Rent A Cottage In Scotland

Saturday, February 10, 2007

Scottish Superstitions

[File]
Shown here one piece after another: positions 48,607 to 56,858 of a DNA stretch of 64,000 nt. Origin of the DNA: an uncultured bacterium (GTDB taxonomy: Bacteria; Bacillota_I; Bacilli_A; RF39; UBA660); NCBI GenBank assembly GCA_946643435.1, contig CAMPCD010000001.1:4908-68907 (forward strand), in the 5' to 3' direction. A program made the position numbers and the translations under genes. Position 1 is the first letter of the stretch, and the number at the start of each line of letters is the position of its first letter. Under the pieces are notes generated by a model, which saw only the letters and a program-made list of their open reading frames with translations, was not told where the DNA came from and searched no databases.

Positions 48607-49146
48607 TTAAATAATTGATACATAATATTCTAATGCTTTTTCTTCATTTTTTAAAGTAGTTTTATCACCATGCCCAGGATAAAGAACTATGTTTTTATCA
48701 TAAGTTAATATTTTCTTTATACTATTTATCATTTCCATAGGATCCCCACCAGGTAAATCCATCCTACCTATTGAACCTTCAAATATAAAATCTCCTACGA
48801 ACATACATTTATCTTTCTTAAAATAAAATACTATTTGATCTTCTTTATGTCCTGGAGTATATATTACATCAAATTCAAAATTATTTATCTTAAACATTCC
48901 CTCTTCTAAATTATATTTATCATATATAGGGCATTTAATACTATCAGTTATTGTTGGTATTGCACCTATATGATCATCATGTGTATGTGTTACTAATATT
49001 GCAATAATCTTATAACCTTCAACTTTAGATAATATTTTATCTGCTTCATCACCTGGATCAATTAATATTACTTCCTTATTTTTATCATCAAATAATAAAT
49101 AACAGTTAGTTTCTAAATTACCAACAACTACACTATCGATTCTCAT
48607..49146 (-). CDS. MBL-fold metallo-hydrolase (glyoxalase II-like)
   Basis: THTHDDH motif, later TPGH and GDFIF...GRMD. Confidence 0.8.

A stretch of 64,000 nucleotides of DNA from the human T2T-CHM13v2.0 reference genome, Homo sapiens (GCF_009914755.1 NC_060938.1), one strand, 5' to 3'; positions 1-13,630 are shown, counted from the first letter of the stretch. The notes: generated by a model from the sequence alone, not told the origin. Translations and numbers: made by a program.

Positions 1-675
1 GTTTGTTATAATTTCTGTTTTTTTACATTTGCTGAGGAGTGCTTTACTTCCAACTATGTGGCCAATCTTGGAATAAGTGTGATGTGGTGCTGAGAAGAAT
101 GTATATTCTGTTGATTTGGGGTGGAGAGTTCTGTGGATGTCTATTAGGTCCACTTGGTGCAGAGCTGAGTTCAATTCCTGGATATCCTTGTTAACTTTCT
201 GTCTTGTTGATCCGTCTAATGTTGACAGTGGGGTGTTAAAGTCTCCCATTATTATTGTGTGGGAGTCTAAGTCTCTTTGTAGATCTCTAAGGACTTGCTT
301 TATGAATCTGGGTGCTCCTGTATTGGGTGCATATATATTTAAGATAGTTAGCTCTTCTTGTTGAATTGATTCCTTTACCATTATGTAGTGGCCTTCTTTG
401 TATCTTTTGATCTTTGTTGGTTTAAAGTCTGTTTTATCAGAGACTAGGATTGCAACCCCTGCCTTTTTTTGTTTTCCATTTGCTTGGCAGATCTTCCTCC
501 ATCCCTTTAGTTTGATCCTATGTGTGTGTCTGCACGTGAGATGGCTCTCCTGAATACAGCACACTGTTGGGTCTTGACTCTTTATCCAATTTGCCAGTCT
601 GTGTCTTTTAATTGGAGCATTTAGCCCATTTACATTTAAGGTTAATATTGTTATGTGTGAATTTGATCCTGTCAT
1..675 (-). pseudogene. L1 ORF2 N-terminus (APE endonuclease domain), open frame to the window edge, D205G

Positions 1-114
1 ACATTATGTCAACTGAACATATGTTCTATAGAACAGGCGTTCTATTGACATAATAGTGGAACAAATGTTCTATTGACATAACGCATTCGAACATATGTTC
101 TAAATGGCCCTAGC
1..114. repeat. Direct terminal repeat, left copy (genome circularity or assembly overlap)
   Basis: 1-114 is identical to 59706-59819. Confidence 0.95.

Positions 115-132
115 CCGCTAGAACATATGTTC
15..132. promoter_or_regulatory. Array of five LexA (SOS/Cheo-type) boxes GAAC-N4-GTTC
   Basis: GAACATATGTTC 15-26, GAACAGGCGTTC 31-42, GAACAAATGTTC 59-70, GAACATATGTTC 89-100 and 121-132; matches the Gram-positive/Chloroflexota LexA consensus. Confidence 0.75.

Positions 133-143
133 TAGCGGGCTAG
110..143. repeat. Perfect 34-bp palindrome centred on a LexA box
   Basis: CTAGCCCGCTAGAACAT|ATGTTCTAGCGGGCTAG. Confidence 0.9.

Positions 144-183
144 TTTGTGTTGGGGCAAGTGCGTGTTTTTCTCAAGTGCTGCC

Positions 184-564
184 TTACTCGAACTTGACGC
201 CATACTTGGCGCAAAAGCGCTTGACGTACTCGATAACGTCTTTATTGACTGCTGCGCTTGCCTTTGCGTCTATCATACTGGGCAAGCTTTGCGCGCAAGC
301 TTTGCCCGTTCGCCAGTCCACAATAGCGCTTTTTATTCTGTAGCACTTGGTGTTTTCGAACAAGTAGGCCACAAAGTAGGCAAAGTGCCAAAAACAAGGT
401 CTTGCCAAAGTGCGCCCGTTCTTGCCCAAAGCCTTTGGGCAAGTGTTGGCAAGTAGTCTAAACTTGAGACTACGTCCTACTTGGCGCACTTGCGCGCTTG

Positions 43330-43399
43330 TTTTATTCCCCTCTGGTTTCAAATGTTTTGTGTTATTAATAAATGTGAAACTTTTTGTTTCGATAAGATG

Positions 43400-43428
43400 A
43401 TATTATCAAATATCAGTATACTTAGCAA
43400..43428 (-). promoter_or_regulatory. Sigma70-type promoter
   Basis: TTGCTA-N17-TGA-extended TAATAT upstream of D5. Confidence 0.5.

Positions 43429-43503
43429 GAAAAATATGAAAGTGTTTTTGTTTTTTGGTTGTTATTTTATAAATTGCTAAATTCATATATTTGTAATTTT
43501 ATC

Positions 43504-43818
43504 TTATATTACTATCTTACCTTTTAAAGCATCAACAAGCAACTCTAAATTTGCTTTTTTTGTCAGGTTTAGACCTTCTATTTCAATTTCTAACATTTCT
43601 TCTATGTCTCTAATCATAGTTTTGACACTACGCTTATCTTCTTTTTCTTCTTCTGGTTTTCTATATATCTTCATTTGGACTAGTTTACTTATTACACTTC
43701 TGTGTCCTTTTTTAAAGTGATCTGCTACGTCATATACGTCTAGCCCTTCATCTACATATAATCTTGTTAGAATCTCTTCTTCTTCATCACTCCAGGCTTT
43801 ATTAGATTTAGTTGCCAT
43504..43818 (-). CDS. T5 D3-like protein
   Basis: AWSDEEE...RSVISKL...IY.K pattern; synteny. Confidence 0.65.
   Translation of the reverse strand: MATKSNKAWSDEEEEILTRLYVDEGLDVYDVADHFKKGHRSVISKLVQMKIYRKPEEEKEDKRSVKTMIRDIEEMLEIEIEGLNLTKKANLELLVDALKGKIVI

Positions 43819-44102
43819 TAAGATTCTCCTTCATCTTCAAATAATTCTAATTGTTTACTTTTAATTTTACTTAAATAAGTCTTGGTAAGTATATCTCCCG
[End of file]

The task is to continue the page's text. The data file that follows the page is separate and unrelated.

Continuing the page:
There are an endless variety of Scottish Superstitions in regard to things which should not be done. It is unfortunate if a stranger counts the number of your sheep, highland cattle, or children. It is unlucky if an odd number of folks sit around a table, and the number thirteen should be avoided at all costs, for if thirteen folks sit around the same table, one of the thirteen is sure to die that year. It is unlucky if a stranger walks across a bundle of fishing rods on the seashore, or over oars, or sailing gear, when a boat is about to go to sea. If it happens, means must be used to get the stranger to retrace his steps. It is unlucky to serve around a table, except from left to right, as that is the direction the sun moves. It is unlucky to have a grave open on a Sunday, as another will surely be dug during the week. On a more positive vein, if you rock an empty cradle, you will soon rock a new baby in it. It is unlucky though to see a new moon through a window; but good luck to see the old moon in the arms of the new moon. It is unlucky to enter a house, which you intend to occupy, by the back door on your first visit. Scottish Highlanders looked upon certain days as lucky, or unlucky. The fourteenth of May was considered a very bad day; so much so that nothing was ever undertaken on that day. May and January were considered unlucky months for marriage; and the worst day of any week to get married on, was Friday. Scottish Folklore.

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